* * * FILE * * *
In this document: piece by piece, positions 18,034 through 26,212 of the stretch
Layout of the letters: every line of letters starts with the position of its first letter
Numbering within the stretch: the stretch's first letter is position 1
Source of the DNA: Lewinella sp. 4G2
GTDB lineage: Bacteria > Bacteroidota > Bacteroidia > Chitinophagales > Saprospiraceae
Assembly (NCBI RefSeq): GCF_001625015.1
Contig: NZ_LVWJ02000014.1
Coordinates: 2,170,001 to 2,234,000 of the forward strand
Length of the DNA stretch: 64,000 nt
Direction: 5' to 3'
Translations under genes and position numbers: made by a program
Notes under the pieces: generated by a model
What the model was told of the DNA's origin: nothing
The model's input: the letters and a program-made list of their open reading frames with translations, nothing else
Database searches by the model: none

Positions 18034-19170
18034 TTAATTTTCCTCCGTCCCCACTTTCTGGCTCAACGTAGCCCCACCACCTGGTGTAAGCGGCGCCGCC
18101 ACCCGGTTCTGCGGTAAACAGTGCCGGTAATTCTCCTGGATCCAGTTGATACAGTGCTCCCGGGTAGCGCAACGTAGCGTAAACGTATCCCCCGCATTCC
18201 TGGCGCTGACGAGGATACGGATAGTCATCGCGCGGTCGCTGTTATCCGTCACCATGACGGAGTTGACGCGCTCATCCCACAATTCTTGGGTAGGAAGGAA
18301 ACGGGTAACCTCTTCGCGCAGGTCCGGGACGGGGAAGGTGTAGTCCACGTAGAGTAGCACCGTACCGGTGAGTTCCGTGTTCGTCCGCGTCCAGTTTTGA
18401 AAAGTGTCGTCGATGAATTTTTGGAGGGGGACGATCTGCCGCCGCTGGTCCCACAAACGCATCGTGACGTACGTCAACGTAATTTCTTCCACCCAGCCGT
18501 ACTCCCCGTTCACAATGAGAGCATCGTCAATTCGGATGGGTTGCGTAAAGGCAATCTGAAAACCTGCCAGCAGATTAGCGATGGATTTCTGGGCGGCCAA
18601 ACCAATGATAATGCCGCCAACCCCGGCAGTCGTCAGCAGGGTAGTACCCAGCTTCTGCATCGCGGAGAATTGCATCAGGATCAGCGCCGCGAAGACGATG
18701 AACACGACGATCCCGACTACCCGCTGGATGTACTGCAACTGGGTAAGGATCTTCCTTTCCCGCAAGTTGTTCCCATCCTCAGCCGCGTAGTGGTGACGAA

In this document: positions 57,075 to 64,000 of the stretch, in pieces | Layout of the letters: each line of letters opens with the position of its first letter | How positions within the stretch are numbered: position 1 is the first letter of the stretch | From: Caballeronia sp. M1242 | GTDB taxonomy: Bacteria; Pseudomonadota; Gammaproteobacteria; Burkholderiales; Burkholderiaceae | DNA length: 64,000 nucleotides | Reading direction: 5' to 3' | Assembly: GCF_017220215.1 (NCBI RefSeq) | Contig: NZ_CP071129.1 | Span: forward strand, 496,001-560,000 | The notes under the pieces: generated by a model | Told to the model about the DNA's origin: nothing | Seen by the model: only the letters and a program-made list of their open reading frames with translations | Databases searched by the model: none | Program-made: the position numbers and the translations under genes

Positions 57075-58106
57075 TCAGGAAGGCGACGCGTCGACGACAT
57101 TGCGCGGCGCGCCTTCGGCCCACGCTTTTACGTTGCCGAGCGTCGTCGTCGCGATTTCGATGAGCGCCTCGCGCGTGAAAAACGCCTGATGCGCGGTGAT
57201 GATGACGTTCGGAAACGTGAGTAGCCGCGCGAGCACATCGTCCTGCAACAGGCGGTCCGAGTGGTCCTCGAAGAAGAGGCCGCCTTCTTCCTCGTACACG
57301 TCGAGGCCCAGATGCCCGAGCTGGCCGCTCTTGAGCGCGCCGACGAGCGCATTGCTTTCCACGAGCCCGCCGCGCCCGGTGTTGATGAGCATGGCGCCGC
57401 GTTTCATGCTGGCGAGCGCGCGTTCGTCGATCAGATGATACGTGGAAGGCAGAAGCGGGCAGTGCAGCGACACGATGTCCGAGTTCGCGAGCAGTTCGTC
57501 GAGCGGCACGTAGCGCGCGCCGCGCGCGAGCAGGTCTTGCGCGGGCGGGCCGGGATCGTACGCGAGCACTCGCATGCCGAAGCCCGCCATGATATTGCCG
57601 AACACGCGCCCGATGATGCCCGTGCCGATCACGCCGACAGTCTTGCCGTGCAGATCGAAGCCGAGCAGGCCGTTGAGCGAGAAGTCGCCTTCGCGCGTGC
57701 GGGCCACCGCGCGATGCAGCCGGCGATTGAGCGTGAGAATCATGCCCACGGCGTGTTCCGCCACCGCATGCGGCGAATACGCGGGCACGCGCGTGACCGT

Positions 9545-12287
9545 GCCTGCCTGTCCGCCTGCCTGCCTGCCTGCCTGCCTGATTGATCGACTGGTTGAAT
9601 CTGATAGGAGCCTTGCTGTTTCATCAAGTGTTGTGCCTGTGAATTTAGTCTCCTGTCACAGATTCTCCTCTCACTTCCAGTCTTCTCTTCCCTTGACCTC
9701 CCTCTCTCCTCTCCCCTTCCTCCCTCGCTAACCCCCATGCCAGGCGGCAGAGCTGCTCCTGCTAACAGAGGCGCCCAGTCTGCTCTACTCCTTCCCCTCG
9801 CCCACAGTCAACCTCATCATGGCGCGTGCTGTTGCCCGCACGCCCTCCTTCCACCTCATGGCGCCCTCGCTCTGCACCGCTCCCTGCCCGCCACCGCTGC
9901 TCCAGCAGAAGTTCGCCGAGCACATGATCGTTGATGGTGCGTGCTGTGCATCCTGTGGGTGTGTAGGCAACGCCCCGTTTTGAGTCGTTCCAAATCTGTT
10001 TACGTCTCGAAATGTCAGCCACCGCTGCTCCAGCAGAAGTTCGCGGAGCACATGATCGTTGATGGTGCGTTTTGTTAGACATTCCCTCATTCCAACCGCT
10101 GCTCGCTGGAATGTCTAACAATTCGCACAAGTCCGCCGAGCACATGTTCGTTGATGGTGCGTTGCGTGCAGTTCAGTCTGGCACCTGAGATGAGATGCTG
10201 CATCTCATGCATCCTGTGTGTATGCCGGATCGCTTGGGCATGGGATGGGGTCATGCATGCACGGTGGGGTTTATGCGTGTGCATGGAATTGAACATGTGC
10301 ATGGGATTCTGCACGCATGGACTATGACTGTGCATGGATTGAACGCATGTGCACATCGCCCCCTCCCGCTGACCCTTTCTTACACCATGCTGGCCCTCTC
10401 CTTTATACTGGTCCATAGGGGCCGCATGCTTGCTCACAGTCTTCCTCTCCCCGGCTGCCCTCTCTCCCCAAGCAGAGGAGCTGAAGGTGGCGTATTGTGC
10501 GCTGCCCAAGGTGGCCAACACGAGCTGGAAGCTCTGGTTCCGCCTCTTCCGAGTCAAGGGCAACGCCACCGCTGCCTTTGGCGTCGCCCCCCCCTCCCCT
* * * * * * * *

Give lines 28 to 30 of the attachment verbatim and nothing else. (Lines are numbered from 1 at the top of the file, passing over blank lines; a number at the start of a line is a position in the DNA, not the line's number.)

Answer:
57101 TGCGCGGCGCGCCTTCGGCCCACGCTTTTACGTTGCCGAGCGTCGTCGTCGCGATTTCGATGAGCGCCTCGCGCGTGAAAAACGCCTGATGCGCGGTGAT
57201 GATGACGTTCGGAAACGTGAGTAGCCGCGCGAGCACATCGTCCTGCAACAGGCGGTCCGAGTGGTCCTCGAAGAAGAGGCCGCCTTCTTCCTCGTACACG
57301 TCGAGGCCCAGATGCCCGAGCTGGCCGCTCTTGAGCGCGCCGACGAGCGCATTGCTTTCCACGAGCCCGCCGCGCCCGGTGTTGATGAGCATGGCGCCGC